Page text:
Some studies suggest that regular soy intake may help slow the progression or decrease the recurrence of certain cancers. Men who have prostate cancer may find that eating tofu, and other soy-based foods keeps their prostate-specific antigen levels low, which means cancer progresses more slowly or not at all. But the evidence is conflicting, and one study suggests that eating foods high in certain soy compounds might increase your risk of aggressive prostate cancer.

There is increasing evidence that regular soy consumption may reduce breast cancer recurrence. However, the evidence is not strong enough to recommend soy for all breast cancer survivors.

The soy controversy

In the 1990s, studies linked the consumption of tofu and other foods containing plant estrogens to cancer. Still, certified dietitian-nutritionist Vanessa Rissetto, RD, co-founder of nutritional coaching group Culina Health, points out that soy foods have been rigorously investigated over the past 25 years for their role in chronic disease prevention and treatment. She tells Health that although soy can adversely affect some people, most concerns stem from research on rodents.

More recently, human studies have shown that tofu doesn’t contain enough plant estrogens to cause breast cancer. Freirich says that the European Food Safety Authority and the North American Menopause Society found that plant estrogens do not increase breast cancer risk. “Of course, research continues to uncover the mechanisms by which different tissues and people react to different components of our food.”

According to the Mayo Clinic (a medicine called monoamine oxidase inhibitors, prescribed for depression), you should avoid tofu. Tyramine is one of the amino acids in tofu. It helps regulate blood pressure. MAOIs prevent the enzyme from breaking down tyramine. Tyramine levels can quickly rise if you are taking MAOIs and consuming high-tyramine food. This can cause a severe spike in blood pressure and require emergency treatment,” per the Mayo Clinic.

Freirich also stated that there are concerns about soy products and thyroid function in people taking thyroid medication. She advises that you talk to your doctor before increasing your soy product intake.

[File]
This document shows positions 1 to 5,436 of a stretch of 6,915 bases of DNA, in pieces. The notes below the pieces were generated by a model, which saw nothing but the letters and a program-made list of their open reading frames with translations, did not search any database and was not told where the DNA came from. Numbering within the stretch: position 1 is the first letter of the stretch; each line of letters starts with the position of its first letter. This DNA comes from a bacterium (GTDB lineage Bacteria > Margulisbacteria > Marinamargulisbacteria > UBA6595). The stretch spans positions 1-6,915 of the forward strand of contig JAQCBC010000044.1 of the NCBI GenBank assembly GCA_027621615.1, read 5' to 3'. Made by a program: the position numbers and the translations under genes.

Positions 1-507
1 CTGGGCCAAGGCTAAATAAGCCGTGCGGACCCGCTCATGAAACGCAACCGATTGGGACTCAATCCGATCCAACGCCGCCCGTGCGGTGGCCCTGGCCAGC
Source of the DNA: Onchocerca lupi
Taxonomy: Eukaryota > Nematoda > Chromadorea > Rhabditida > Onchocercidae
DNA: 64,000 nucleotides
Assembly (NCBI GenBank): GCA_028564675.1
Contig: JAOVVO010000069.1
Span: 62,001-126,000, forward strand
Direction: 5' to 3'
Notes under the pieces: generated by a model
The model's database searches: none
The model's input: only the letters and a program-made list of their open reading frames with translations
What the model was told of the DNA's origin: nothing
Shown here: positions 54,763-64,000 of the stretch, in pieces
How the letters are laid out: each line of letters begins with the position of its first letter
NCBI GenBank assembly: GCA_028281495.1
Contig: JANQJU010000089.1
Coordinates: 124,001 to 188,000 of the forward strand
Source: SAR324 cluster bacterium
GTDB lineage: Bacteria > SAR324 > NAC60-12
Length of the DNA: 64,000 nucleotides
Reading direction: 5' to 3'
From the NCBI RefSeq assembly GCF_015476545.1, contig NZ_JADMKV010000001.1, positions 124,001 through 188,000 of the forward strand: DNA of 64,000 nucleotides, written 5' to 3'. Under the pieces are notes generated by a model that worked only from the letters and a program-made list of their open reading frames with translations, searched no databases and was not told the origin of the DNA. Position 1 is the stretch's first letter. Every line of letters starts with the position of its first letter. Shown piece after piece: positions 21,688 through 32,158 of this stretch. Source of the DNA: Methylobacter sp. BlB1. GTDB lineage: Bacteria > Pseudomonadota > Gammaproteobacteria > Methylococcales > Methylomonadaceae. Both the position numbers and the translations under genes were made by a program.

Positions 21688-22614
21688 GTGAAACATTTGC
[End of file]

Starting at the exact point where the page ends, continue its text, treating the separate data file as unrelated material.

There’s another thing to remember: Soy is a common food allergy, especially in children under 3. According to the American College of Allergy, Asthma & Immunology, allergic reactions first appear in infants and young children under 3, and many outgrow the allergy during childhood.

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Yule says that tofu can be good when consumed in moderation. However, it is possible to overeat it, even with healthy food. In one “unusual” case, a man who drank excessive amounts of soy products developed gynecomastia, a condition of overdevelopment or enlargement of breast tissue in men or boys.

How to make tofu

Before you can cook your tofu, it is essential to do some preparation. The tofu comes in water, so you need to get rid of as much as possible. Yule recommends a red-cheese press, but she also suggests the old-fashioned method of pressing your tofu between 2 weighted plates.

Yule warns against deep-frying and using sugary sauces to get the most out of your tofu. She says that tofu is like a blank canvas. One way to enjoy it is marinated in sesame oil and low sodium soy sauce, then air-fried.

You can also pan-fry or grill, stir-fry, saute tofu, and even cook it. Freirich suggests that you fill half of your plate with non-starchy veggies, 25% with protein like tofu, 25% with whole grains like brown rice for a healthier meal.

The type of tofu will determine how it should cook for the best results. For recipes that require crumbling or mixing, medium and soft tofu are best. Firmer varieties can be used for grilling and pan-frying. Silken tofu is best used for sauces and dips.